“Poetic surgery”: the alchemy of using words to transform heartache to beauty

I believe in the power of poetry.

We have the great fortune to be surrounded by poetry. Poems can fill your email box every day, for free, by asking the Academy of American Poets. Slam poetry abounds in YouTube videos on the Poetry Slam Inc channel. Hours of carefully curated poetry is broadcast every other Sunday by my friend on his Rhythm Running River radio show.

Poetry s-l-o-w-s the writer, and the reader, down to one word, one phrase at a time. Poetry teaches us how to contemplate, to meditate, to ruminate.

Much as I turned to piano as a tween/teen/young adult as a conduit for otherwise inexpressible passions, I turn to poetry to help untangle my deepest-felt quandaries. Poems are one of many art forms where we can hide the specificities of our torments in not-so-plain sight.

Months ago, a tender part of my psyche stumbled and fell, and there was only me to pick up my unhappy self off the pavement, soothe my scraped knees and elbows, and walk on. As is my custom, as soon as I could, I found a quiet place, took out a notebook and a pen, and performed “poetic surgery” on myself, aiming to discover what underlay my stumbling – the roots of the roots of my self-inflicted pain.

(Because we all do it: we inflict pain upon ourselves.)

Weeks after the poem was composed, I spent several days in the tiny southern Mendocino county town of Gualala, a place that has become my “go-to” spot in a county I’ve been connected to for over thirty years.

Walking along Cooks Beach (two spits of sand – the second spit only accessible at low, low tide – monitored and protected by the volunteer group Friends of Cooks Beach), I spotted a solitary pelican, filmed her/him, and thought, “oh well, I’ll have to rely on one pelican to carry the entire video poem.”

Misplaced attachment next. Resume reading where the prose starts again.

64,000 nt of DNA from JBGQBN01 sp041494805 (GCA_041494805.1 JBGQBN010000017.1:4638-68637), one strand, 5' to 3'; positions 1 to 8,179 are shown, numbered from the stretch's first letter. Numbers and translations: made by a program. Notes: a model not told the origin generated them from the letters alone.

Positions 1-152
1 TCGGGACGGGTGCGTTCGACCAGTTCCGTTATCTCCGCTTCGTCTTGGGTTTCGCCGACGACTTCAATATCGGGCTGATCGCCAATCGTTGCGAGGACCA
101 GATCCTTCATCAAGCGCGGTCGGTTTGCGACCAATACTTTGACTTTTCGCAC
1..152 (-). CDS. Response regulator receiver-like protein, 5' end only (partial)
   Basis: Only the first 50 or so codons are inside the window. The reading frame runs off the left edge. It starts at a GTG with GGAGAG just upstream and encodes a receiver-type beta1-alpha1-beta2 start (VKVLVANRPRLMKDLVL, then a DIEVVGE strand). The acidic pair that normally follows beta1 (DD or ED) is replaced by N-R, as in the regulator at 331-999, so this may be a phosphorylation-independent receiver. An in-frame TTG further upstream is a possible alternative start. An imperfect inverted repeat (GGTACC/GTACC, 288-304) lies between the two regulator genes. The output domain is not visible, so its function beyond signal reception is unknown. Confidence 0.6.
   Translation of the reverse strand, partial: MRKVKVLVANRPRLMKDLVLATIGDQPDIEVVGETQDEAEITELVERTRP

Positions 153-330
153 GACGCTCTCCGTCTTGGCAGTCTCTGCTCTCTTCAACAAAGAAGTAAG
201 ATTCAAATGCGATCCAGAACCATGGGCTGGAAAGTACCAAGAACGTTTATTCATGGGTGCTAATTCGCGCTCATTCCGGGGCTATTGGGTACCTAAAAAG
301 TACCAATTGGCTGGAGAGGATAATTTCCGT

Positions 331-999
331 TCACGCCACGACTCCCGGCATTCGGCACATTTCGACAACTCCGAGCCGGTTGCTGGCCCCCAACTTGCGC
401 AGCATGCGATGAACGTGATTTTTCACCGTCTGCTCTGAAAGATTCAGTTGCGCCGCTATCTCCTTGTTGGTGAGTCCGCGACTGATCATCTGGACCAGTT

(Another thing that we do: we think we must settle for less, rather than hoping for more.)

The next day I traveled a few miles further south to have breakfast at Trinks Café, a locally-run coffee house with scrumptious pastries and savories (plus to-go soups, meats, and other provisions) in the heart of Gualala. Sitting at one of the pandemic-inspired dining tables set onto the backyard lawn, awaiting another artist friend, suddenly my peripheral vision was filled with dozens of large birds.


Walking towards the coastal bluff, I looked onto the beach, stunned to see something I’d never witnessed before.

Hundreds of pelicans were lined along the shore, paddling in the surf, flying overhead.

Pelicans filling the mouth of the Gualala River, California

Just on the other side of the beach – where the Gualala River meets the ocean – more pelicans were gathered in a lagoon, beating their wings against the surface of the water: a new sound to me, that was beyond thrilling. As an ecologist, this signaled to me that life was returning to our coastline: and most especially, the re-emergence of bull kelp, the foundation species and “rainforest of the ocean” that had largely disappeared for the past few years.